Try saying things like, “I understand that you’re feeling anxious right now, and that’s okay. It’s normal to feel anxious or worried at times.” This type of validation lets your child know that their feelings are valid and that you accept and understand them.
3. Experiment with Different Self-Regulation Tools
Trying out different self-regulation tools with your child can be a great way to find what works best for them. You can keep track of which tools seem to be the most helpful and stick with those. If you’re not sure where to start, check out my free list of 101 Coping Tool Ideas for kids. You could also create a visual reference by hanging a poster with strong visual supports of healthy coping tools on your fridge or in your child’s bedroom.
It can also be valuable to talk with your child about your own experiences with coping skills. Share what worked for you when you were young. What didn’t work. And what you like to use now. This can help your child feel more comfortable and willing to try new things. And don’t forget to find a few tools that you can do together to build connection and make it a fun activity!
4. Spend Quality Time with Your Child On a Daily Basis
Let’s talk about the power of spending quality time with your child as a coping tool. It’s truly priceless, and often overlooked. This time together can offer a sense of connection, safety, and support that may be hard to find elsewhere. Positive memories and experiences created during this time can be a source of comfort for your child during tough times when anxiety strikes.
The best part? Quality time together can take many different forms. It’s important to find activities that you and your child both enjoy and can regularly do together. Maybe it’s cooking a meal, taking a stroll, playing UNO, or even belting out karaoke tunes in the living room. Whatever it is, make it a routine. Let your child know they can count on this special time together.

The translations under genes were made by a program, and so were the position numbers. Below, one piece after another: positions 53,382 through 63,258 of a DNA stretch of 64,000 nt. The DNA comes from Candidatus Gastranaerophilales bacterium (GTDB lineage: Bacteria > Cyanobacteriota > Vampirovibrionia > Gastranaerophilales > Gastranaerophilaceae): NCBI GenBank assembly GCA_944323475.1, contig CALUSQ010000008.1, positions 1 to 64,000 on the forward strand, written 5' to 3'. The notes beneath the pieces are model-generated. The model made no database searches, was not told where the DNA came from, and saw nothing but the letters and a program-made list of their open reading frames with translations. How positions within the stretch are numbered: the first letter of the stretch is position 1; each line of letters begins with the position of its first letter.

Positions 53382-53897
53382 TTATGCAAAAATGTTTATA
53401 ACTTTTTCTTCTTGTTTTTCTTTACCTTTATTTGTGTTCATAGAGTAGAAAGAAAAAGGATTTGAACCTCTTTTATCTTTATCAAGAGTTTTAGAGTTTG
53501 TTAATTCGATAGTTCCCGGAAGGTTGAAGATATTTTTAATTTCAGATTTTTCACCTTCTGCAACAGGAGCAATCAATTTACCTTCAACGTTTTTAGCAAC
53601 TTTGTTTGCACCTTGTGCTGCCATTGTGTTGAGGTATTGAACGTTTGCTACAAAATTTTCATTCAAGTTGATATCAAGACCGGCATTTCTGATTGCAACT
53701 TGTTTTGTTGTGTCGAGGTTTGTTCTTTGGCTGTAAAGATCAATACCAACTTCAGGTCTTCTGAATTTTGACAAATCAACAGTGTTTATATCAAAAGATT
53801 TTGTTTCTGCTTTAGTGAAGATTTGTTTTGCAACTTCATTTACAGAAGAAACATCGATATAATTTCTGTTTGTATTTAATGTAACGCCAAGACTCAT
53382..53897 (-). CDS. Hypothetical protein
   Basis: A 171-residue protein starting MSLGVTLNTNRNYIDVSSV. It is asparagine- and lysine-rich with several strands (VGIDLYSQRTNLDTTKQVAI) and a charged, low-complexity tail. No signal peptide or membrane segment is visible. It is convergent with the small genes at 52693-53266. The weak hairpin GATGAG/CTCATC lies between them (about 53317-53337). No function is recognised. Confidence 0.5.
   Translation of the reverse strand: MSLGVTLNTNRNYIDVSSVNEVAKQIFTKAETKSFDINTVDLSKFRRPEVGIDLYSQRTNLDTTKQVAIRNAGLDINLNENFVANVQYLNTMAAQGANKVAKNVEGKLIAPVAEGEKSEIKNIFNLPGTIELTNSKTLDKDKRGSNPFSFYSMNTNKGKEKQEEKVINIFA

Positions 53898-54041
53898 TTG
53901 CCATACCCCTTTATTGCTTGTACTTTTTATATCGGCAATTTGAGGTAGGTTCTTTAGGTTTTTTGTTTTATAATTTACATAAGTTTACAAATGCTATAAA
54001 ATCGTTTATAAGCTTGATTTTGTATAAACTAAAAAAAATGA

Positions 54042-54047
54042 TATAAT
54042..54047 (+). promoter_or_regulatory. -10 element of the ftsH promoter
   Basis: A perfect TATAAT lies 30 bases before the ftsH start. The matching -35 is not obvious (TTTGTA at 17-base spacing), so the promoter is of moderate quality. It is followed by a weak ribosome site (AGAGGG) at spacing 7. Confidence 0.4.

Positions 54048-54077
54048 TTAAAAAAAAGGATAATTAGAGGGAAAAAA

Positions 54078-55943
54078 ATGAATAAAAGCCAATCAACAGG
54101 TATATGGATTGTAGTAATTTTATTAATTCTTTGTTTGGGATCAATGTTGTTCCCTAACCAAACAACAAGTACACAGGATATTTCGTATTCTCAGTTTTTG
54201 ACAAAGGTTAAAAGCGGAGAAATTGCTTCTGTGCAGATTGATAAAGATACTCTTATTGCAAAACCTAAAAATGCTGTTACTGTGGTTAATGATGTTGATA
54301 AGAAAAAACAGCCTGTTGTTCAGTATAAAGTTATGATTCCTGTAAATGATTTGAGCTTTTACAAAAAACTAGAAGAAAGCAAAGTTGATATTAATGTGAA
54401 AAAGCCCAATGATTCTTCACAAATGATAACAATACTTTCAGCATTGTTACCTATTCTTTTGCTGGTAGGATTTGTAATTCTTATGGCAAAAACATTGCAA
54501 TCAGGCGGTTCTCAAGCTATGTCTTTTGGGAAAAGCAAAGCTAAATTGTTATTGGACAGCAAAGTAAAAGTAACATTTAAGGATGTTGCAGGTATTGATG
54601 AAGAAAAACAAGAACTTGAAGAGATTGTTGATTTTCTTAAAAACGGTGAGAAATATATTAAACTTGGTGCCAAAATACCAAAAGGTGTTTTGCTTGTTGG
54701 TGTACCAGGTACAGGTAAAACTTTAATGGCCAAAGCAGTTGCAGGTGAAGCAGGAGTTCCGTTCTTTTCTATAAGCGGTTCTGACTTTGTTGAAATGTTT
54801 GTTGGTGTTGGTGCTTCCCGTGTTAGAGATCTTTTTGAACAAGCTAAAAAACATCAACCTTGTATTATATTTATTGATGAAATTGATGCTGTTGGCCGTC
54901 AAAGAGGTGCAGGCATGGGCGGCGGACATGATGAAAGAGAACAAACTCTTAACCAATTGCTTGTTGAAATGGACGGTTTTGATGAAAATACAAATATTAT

Not only does quality time provide comfort and support, but it also helps build resilience and coping skills. Engaging in fun activities together builds a sense of connection, which is especially helpful for children who may be struggling with anxiety.
5. Create a Portable Calm Corner Lap Book for Younger Kids
Going out with young kids can be an adventure in itself! But sometimes anxiety can hit unexpectedly and cause stress for the whole family. That’s where a Portable Calm Corner Lap Book can come in handy!
It’s like having a portable tool kit for managing anxiety that you can take with you wherever you go. Just pack it in your bag along with some snacks and favorite fidgets, and you’re ready for anything.